Posted by Sheila Shayon on May 18, 2012 10:01 AM
Competition for locals looking to book "nearcations" in New York City's tri-state area is heating up. While the Big Apple doesn't need much help on the marketing front, Connecticut just launched its big tourism campaign. Now New Jersey's fabled Atlantic City is wooing northeastern residents to visit — and not for the reasons you might think.
The Atlantic City Alliance, a non-profit funded and operated by local casinos, is focused on increasing tourism by pitching. The marketing challenge: how to promote a city synonymous with gambling without focusing on casinos? The strategy: woo potential visitors on the city's other charms, as part of a campaign titled "Do Anything. Do Everything."Continue reading...
Posted by Abe Sauer on August 12, 2011 04:00 PM
A year ago, a Quinnipiac University survey found that half of New Jersey residents find MTV's series Jersey Shore "revolting." A "Jersey Doesn't Stink" campaign duly launched in an attempt to clean up the state's image. Ah, New Jersey.
Now, the state's Governor Chris Christie has embarked on a campaign to reclaim the Jersey Shore from the seedy image fostered by Jersey Shore ... which was just named the "cable phenom" of the year by Bloomberg Businessweek, by the way.
Christie's campaign to reclaim and restore the image of New Jersey's shore towns includes a visit today to Atlantic City — battling its own image downgrade at the hands of another cable network (HBO) and TV series (Empire Boardwalk) peopled by less than upright citizens.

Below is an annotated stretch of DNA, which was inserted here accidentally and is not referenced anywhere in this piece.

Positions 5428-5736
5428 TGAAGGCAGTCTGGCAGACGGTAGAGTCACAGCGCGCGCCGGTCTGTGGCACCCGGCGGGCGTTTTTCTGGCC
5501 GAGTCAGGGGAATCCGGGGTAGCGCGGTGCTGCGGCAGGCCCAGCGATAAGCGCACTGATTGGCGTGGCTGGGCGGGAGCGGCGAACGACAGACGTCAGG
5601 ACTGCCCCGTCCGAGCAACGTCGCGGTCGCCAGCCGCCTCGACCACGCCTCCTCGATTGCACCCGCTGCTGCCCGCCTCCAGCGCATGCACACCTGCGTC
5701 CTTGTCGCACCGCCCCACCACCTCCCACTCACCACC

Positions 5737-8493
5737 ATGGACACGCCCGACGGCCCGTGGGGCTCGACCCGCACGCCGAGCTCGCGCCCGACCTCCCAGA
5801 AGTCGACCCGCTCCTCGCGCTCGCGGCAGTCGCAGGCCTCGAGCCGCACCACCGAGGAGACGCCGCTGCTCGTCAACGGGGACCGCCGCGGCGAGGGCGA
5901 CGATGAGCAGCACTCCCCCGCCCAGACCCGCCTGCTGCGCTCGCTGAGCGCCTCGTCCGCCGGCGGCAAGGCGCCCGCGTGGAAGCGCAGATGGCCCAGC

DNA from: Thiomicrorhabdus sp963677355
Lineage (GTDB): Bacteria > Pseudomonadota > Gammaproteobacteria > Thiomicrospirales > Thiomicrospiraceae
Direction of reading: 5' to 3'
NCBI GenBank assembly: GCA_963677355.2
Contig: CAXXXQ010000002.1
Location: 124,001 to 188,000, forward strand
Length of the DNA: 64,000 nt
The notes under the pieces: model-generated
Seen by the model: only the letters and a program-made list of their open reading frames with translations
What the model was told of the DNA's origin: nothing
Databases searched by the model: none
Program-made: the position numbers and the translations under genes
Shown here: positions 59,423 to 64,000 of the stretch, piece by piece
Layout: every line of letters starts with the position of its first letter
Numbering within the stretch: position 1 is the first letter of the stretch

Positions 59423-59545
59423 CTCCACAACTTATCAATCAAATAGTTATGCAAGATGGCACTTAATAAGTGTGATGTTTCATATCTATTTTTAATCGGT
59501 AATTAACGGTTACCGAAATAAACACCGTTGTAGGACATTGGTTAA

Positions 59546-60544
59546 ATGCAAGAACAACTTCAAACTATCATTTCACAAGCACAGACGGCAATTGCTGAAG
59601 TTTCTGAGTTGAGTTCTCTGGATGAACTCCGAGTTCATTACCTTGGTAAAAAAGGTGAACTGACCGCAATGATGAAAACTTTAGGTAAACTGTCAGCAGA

Blame/credit an earlier HBO series, The Sopranos, for ... ah, fuhgeddaboudit!
not that there's anything wrong with that
Posted by Abe Sauer on April 20, 2011 03:00 PM
The job title may still be a bit insulting, but the existence of it says a lot. Resorts Casino Hotel in Atlantic City has hired an “alternative lifestyle marketing” director specifically to target LGBT (Lesbian, Gay, Bisexual and Transgender) consumers.
The casino claims it is the first property (presumably in Atlantic City) to dedicate an executive position to courting the so-called "gay dollar," a move that is certainly emblematic of an iconic casino property's move to recover.Continue reading...
Posted by Abe Sauer on August 6, 2010 01:15 PM
What happens in Vegas may stay in Vegas, but what happens elsewhere stays elsewhere. And that includes the revenues that Las Vegas misses out on when its former business flees to new centers of gambling entertainment. Native American tribal casinos' continued upgrade into Vegas-quality destinations shouldn't be the city's only worry. It appears Atlantic City is gearing up to shake its gritty gambling image and, as part of a takeover by the state of New Jersey, transform itself into a top-end global destination. Which brand would we gamble on?Continue reading...